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Could Town-EDA disagreement over dynamics of Afton Inn sale kill redevelopment plan?



During the Asset Committee report at Friday’s Front Royal-Warren County Economic Development Authority meeting, the Town of Front Royal, specifically through its legal department, was accused of “obstructing” the closing process on the sale that would allow redevelopment of the historic Afton Inn site to proceed at the head of the town’s Historic Downtown Business District.

“2 East Main, the contract purchasers of the Afton Inn, continues to work toward a settlement by the end of December. The Town of Front Royal, via their legal department, has begun obstructing this process by not cooperating with requests made by both 2 East Main and the EDA,” Asset Committee Chairman Greg Harold stated in his December 4th meeting agenda written report.

Greg Harold during the Dec. 4 EDA Board virtual meeting. His Asset Committee report highlighted a recent email exchange between potential Afton Inn developer 2 E. Main St. LLC and Town Attorney Doug Napier expressing the opinion the EDA cannot finalize the sale without written Town approval, which apparently has not been given. Royal Examiner Photos by Roger Bianchini

Harold’s Asset Committee report on the status of the Afton Inn sale that would facilitate redevelopment observed, “The EDA’s sole ambition in this sale is to remove it from our asset book by selling it to a private developer that is qualified and capable of rebuilding this historic structure to the benefit of the entire community, including the Town Administrative Offices that sits adjacent to this currently dilapidated building.”

Royal Examiner called Harold following the 10:40 a.m. adjournment of Friday’s EDA Board of Directors meeting to seek more information on the impasse between the Town and EDA over the sale and redevelopment of the Afton Inn property. Harold referred us to Board Chairman Jeff Browne as point man on the EDA’s effort to solicit cooperation from the Town of Front Royal governmental apparatus to facilitate the long-pending sale to redeveloper 2 East Main Street LLC.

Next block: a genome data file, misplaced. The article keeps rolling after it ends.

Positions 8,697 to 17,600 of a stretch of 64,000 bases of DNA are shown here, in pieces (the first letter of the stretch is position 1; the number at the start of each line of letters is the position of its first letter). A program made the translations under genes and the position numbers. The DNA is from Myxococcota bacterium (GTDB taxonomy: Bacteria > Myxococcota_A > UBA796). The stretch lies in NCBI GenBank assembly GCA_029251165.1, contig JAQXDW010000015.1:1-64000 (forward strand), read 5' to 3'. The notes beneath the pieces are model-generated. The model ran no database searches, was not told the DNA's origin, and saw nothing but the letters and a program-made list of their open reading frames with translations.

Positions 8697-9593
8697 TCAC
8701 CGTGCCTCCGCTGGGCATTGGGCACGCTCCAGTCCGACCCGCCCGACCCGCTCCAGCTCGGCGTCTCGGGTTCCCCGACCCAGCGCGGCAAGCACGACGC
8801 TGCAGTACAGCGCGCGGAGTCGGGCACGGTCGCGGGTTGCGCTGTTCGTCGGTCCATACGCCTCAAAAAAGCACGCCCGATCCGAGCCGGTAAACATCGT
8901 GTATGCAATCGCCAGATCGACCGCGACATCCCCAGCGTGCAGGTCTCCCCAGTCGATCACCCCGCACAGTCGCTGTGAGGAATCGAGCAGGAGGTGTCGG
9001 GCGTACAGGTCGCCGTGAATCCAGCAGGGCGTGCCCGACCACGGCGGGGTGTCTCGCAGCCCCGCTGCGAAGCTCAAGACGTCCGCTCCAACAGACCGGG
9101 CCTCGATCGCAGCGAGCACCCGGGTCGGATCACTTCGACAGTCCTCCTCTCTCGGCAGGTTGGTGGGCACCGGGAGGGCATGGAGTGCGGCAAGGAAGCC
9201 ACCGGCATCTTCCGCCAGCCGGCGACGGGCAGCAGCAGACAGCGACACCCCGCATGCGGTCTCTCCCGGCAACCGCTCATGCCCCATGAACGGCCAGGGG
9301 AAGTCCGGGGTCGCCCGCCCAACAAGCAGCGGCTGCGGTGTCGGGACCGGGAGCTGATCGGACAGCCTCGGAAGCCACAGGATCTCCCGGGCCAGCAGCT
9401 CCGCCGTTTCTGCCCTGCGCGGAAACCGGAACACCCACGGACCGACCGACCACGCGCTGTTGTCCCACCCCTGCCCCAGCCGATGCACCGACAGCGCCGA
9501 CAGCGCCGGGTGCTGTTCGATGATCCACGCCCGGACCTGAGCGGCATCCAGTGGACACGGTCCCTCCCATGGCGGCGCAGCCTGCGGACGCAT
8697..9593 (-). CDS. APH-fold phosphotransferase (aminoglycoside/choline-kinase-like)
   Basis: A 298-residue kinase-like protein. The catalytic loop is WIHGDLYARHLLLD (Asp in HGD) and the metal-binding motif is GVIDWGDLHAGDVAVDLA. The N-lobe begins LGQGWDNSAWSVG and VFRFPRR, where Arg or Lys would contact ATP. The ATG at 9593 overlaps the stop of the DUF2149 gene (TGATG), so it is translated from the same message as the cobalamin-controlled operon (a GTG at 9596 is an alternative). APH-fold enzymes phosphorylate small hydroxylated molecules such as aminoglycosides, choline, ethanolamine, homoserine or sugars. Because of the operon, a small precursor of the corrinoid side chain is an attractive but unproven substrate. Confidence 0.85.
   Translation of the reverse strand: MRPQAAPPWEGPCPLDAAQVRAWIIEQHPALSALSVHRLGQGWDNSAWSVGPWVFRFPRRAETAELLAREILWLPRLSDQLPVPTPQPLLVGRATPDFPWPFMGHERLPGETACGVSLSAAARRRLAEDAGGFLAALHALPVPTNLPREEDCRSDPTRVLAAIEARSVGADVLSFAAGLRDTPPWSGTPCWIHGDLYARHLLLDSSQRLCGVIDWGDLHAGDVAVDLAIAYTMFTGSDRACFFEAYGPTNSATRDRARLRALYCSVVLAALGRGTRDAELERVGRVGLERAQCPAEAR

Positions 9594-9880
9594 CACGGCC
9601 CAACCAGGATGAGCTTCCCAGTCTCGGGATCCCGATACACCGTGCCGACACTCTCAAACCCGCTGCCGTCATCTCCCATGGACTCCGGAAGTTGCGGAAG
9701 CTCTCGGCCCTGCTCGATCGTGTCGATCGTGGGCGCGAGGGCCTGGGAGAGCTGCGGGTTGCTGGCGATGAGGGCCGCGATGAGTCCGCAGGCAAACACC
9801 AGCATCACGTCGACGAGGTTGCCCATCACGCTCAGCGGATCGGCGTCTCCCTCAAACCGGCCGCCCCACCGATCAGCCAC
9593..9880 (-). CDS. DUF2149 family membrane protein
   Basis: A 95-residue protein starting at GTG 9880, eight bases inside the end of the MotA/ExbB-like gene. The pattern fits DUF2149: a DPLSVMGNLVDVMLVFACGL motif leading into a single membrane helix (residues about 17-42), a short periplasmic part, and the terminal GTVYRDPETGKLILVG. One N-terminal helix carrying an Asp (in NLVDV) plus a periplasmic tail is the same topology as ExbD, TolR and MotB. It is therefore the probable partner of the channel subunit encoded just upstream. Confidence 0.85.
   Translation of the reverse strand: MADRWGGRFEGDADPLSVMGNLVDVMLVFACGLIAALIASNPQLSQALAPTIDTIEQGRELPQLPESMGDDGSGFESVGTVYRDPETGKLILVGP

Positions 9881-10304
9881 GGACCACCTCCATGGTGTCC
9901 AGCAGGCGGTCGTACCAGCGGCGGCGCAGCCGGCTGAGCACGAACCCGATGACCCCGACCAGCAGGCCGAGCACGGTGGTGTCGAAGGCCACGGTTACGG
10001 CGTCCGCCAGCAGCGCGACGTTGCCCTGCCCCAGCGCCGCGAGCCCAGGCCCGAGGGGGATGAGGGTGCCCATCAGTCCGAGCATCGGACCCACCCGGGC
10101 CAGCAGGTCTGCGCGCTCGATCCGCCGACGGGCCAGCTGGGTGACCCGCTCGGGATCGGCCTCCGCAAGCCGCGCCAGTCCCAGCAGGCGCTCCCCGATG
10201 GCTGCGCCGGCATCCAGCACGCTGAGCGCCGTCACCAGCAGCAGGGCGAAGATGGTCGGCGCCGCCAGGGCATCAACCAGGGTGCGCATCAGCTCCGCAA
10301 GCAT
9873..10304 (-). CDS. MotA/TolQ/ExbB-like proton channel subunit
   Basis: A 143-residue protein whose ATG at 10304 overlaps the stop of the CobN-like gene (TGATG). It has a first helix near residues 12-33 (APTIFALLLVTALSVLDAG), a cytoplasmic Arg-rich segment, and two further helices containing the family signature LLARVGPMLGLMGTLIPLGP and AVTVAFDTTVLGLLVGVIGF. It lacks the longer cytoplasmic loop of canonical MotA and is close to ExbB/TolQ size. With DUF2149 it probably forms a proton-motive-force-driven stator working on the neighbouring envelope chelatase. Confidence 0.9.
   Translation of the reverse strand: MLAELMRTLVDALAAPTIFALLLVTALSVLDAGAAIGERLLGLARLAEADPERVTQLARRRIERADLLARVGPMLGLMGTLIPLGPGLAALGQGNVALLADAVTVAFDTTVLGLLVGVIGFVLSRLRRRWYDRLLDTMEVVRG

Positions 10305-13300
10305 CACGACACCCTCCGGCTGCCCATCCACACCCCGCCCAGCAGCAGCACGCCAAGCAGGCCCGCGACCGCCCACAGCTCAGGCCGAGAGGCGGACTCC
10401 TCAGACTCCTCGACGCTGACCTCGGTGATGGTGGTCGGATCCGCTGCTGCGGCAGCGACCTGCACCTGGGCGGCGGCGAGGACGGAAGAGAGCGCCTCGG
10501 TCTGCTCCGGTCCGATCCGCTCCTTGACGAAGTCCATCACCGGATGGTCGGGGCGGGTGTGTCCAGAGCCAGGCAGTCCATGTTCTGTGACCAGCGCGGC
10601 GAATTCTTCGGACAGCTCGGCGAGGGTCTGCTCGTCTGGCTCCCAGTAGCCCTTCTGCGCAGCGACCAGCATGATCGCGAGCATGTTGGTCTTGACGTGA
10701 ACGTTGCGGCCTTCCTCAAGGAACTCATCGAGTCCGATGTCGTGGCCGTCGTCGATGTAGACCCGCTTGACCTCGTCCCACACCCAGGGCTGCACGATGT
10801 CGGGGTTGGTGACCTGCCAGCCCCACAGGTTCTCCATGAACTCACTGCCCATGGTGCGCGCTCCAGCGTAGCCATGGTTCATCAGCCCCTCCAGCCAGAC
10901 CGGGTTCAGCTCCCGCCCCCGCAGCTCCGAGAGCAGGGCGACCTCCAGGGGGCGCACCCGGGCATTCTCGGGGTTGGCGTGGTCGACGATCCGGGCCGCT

Contacted by phone, Browne explained that the 2 East Main Street development partnership and its title company had sought legal assurance from the Town that it agreed to the pending sale. The Town Attorney’s November 30th email reply to 2 East Main and the involved title company – the EDA was not copied in Napier’s response, Browne noted – disputed the EDA’s ability to sell the property to the development group without the Town’s written consent, consent apparently not yet given. Napier referenced a 2014 Land Exchange Agreement (LEA) and Memorandum of Agreement (MOA) in making the assertion, Browne said. That was a condition of the referenced 2014 MOA, he explained.

With Town Hall’s proximity to the derelict Afton Inn, one is left to wonder why the town council would not have already endorsed the EDA sale for redevelopment.

In response to this assertion the EDA Board of Directors is preparing a response to town officials, including the mayor, council, and town manager, seeking a meeting of all involved parties as soon as possible to resolve the impasse to everyone’s mutual benefit, Browne told Royal Examiner. The EDA and 2 East Main Street LLC hope to have the sale closed by the end of the calendar year.

Town perspective

In an email response to our inquiry on the matter, Town Attorney Doug Napier explained his and apparently the town council and its governmental apparatus’s stance.

That stance is that the EDA has simply been a real estate broker for the Town in dealing with the Afton Inn property. “The EDA itself never had any skin in the game. The Town was never about to ‘give’ the EDA a million-dollar piece of property in the form of Old Town Hall for nothing, that would be insane,” Napier wrote, perhaps highballing the 2014 assessment a bit in referencing the eventual EDA-enabled 2014 swap of the old Town Hall building the town government had outgrown, for the Afton Inn in order to facilitate its marketing and redevelopment.

The town attorney and interim town manager at a recent council meeting. Questions may have risen through EDA Board discussion as to whether there are sufficient communications between staff and council and the mayor on the status of the EDA’s attempt to sell the Afton Inn for redevelopment.

Perhaps coincidentally, that swap was bitterly opposed by then citizen Matt Tederick who repeatedly appeared before the town council to berate the swap idea. That idea was hatched to get the Afton property out of the hands of its owner, Northern Virginia developer Frank Barros. Barros let the property languish for several years, refusing to take calls from the Town about the property after the town council had alienated him, in part by suing its own Board of Zoning Appeals to overturn its code exception granted to allow Barros’s elaborate Afton Inn redevelopment plan to increase the height of the building to about 10-feet above the height of the County Courthouse across the street. Building above the height of the courthouse was and remains against Town Code.

“For many years the Town had been trying to get the owner of the Afton Inn to fix up that building, but could get nowhere with the owner,” Napier wrote in his December 4th reply to our inquiry on the current sale impasse, adding, “Town Council had an idea to exchange Old Town Hall for the Afton Inn, but it is difficult for local governments to do real estate investment deals on its own under the Code of Virginia, a big reason EDAs exist in the first place … The title company doing the real estate closing agrees with me. It’s the law, as well as the facts of the case. There is no real controversy here at all.”